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Russian, Ukrainian, German and French FMs meet in Berlin to discuss Ukrainian crisis

August 17, 2014, 21:17 UTC+3 BERLIN

The ministers are expected to discuss the situation around the Russian humanitarian convoy for southeastern Ukrainian residents and ways to resolve the Ukrainian crisis

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BERLIN, August 17, /ITAR-TASS/. A meeting of the foreign ministers of Russia, Ukraine, Germany and France kicked off in Berlin on Sunday.

Sergey Lavrov, Pavel Klimkin, Frank-Walter Steinmeier and Laurent Fabius arrived at Villa Borsig and started the program with a stroll around the park, expected to be followed by an official supper and talks.

The ministers are to discuss the situation around the Russian humanitarian convoy for southeastern Ukrainian residents and ways to resolve the Ukrainian crisis. The exact agenda will become clear when the consultations start.

Villa Borsig earlier belonged to the family of well-known German entrepreneur Ernst von Borsig and now it hosts the German Foreign Ministry’s residence.

The previous meeting of the four countries’ top diplomats was held in Berlin on July 2. After their talks, the four foreign ministers adopted a statement, which reconfirmed their commitment to peace and stability in Ukraine and called for a truce that would be observed by both parties to the Ukrainian conflict.

Earlier, Lavrov told Itar-Tass that Russia “welcomes any steps aimed at dialogue rather than at continuation of armed clashes” and added that it is very important to stick to agreements reached at the international level.

The Russian foreign minister in particular recalled the statement signed on April 17 by the Russian and Ukrainian foreign ministers in the presence of the US secretary of state and the EU’s foreign policy chief.

“The statement is designed to resolve three rather urgent tasks. The first one is to immediately stop the use of force. The second one is to immediately resolve humanitarian problems. Third is to immediately start a constitutional reform in a format involving all

Ukrainian regions which is open to public opinion,” he said.

Lavrov said none of the three demands signed by the Ukrainian side has been fulfilled.

Kiev’s military operation designed to regain control over the breakaway Donetsk and Lugansk regions, which on May 11 proclaimed their independence at local referendums, kicked off in mid-April and has involved armored vehicles, heavy artillery and attack aviation.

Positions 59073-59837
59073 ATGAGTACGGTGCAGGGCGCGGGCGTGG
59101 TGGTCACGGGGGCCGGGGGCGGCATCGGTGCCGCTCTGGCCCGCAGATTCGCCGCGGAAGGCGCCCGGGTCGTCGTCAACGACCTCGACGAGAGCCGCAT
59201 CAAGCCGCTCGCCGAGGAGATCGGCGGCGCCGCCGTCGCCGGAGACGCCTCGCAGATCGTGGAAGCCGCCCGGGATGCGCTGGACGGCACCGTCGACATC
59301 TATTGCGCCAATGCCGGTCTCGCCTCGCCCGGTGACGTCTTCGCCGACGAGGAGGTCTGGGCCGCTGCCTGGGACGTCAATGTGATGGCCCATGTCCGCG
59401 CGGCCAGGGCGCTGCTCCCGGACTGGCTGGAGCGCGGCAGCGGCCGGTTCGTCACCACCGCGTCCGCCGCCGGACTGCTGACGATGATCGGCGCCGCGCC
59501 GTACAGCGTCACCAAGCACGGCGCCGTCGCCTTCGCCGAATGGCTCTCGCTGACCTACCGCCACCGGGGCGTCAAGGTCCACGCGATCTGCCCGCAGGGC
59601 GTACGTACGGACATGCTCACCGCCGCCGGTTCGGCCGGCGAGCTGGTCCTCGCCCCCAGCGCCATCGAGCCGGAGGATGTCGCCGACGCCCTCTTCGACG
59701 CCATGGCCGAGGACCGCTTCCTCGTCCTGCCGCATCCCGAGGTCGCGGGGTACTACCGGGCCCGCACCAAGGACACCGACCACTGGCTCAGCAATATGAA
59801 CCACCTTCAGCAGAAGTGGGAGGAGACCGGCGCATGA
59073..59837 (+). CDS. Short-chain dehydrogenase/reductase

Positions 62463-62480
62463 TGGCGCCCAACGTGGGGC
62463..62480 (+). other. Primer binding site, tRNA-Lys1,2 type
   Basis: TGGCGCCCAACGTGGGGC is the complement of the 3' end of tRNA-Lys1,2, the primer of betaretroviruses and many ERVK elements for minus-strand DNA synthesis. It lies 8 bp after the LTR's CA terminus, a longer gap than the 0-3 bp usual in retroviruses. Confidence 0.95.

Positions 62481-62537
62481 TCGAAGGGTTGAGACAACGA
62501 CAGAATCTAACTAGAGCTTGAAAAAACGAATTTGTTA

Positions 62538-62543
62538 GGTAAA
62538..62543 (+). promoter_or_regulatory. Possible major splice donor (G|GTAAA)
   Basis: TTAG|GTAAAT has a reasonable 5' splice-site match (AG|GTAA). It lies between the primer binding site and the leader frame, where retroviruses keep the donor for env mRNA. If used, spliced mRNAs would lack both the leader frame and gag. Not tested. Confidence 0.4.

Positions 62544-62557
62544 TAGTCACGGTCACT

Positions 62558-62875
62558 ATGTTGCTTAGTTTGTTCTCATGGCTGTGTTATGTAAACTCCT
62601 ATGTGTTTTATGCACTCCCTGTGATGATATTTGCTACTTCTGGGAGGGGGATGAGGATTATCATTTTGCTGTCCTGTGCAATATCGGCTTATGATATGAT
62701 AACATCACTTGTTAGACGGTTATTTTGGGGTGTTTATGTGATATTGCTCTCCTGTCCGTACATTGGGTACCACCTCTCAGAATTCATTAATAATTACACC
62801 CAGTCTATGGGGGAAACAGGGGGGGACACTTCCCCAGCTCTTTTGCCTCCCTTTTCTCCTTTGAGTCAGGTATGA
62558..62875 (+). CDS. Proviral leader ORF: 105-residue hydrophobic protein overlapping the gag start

It has claimed the lives of hundreds of civilians, brought destruction to many buildings and forced tens of thousands of people to flee Ukraine’s southeast.

The Russian Emergency Situations Ministry sent a 262-truck convoy with relief supplies for residents of the war-torn southeast of Ukraine on August 12. The cargo contains some 2,000 metric tons of humanitarian aid, including food (grain, sugar, baby food), medications, sleeping bags and portable power generators.

The first 16 white Kamaz trucks with the aid have already arrived at the Donetsk border-crossing point in Russia and are at a local motor depot.

Prior to the start of talks with Lavrov, Klimkin and Fabius, Steinmeier said Sunday that “we are still far from a political solution” to the Ukrainian crisis and noted that “the humanitarian convoy is still at the Russian side of the border,” adding that the humanitarian cargoes should be “delivered to the Donetsk and Lugansk regions that urgently need them.”

Development of Ukrainian crisis

Violent anti-government protests in Ukraine, which started in November 2013 when then-President Viktor Yanukovich suspended the signing of an association agreement with the European Union to study the deal more thoroughly, resulted in a coup in February 2014.

Crimea seceded from Ukraine and reunified with Russia in mid-March 2014 after a referendum. Crimea’s example apparently inspired residents of Ukraine’s southeastern regions who did not recognize the coup-imposed authorities either, formed militias and started fighting for their rights.

Western-leaning billionaire businessman and politician Petro Poroshenko won the May 25 early presidential election in Ukraine set by the provisional Kiev authorities. He was sworn in and took office June 7. Poroshenko signed the association deal with the EU on June 27, on the sidelines of an EU summit in Brussels.

Poroshenko, dubbed “the chocolate king” because his structures control Ukraine’s Roshen confectionery manufacturer, had funded anti-government protests that led to February's coup.
The bloody armed standoff between troops loyal to Kiev and southeastern militias continues under the new Ukrainian president.

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